The U.S. Department of Labor’s (DoL) Bureau of Labor Statistics (BLS) reported that non-farm employers in nearly every segment of the economy brought on new workers. To add even more of a roar to the domestic employment machine’s new-found energy, BLS also revised up its previously announced March numbers (See Job Market Roars to LIfe in March ) – from 308,000 to 337,000 – and February’s from 46,000 to 83,000.
March and April’s back-to-back non-farm job gains were the strongest the nation has seen since 2000, BLS said. Finally, in the very good news department came word that April’s unemployment rate dipped to 5.6% from 5.7% the month before.
The latest data showed that there were 21,000 new jobs in manufacturing on top of 9,000 in March, a third straight month that this sector increased after a long period of decline. April employment also rose substantially in several service industries and construction firms continued to add jobs, the government said.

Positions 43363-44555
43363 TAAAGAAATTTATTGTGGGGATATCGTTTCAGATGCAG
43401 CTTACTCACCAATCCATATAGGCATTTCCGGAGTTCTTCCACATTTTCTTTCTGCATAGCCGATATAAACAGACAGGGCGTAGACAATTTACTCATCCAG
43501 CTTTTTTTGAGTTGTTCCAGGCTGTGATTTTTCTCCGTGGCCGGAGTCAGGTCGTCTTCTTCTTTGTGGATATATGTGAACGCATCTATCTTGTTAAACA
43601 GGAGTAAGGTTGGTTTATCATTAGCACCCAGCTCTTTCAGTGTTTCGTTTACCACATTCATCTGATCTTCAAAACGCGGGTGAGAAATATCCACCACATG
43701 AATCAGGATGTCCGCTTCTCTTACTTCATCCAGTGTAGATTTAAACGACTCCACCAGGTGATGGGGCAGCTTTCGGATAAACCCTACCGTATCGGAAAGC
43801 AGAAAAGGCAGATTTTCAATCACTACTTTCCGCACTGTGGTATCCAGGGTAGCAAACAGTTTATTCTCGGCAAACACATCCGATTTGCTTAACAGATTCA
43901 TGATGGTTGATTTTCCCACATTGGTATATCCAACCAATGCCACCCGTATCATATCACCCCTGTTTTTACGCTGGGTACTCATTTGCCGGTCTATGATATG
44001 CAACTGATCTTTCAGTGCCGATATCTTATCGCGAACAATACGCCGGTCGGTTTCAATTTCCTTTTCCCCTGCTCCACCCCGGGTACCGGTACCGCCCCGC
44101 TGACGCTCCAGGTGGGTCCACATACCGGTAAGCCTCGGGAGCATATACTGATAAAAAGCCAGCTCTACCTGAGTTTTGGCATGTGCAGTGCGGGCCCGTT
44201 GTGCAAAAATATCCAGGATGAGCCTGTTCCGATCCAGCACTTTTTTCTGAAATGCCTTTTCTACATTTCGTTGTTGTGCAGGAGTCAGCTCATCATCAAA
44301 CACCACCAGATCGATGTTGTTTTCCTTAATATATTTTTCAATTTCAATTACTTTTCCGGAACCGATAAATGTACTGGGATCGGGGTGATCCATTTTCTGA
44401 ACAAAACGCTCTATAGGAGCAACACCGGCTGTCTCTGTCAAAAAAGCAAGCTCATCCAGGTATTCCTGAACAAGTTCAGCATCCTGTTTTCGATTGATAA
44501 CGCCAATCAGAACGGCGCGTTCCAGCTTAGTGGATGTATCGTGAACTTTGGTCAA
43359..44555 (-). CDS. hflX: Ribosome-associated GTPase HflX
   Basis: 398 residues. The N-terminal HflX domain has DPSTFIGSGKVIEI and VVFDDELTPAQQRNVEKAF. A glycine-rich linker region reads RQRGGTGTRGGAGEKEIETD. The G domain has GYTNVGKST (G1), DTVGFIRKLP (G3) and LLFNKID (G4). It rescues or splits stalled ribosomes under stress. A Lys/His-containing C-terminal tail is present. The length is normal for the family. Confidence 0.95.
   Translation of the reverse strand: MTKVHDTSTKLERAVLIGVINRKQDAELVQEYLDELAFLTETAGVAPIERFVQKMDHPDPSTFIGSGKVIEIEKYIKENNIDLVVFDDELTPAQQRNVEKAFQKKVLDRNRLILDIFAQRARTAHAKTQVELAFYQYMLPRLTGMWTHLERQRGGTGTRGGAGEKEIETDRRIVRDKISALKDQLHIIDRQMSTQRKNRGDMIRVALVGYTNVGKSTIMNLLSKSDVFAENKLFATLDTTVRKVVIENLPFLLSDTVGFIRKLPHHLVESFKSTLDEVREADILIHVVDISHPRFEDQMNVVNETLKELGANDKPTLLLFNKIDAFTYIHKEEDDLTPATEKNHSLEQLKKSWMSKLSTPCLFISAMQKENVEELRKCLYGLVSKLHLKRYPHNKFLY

Economists participating in Reuters regular survey had forecast 173,000 new jobs would be created in April and that the unemployment rate would be unchanged at 5.7%.
In related good news, the DoL announced Thursday that first-time jobless benefits claims for the week ending May 1 were down 25,000 – the third straight weekly decline (See Jobless Claims totals Continue Southward Journey ).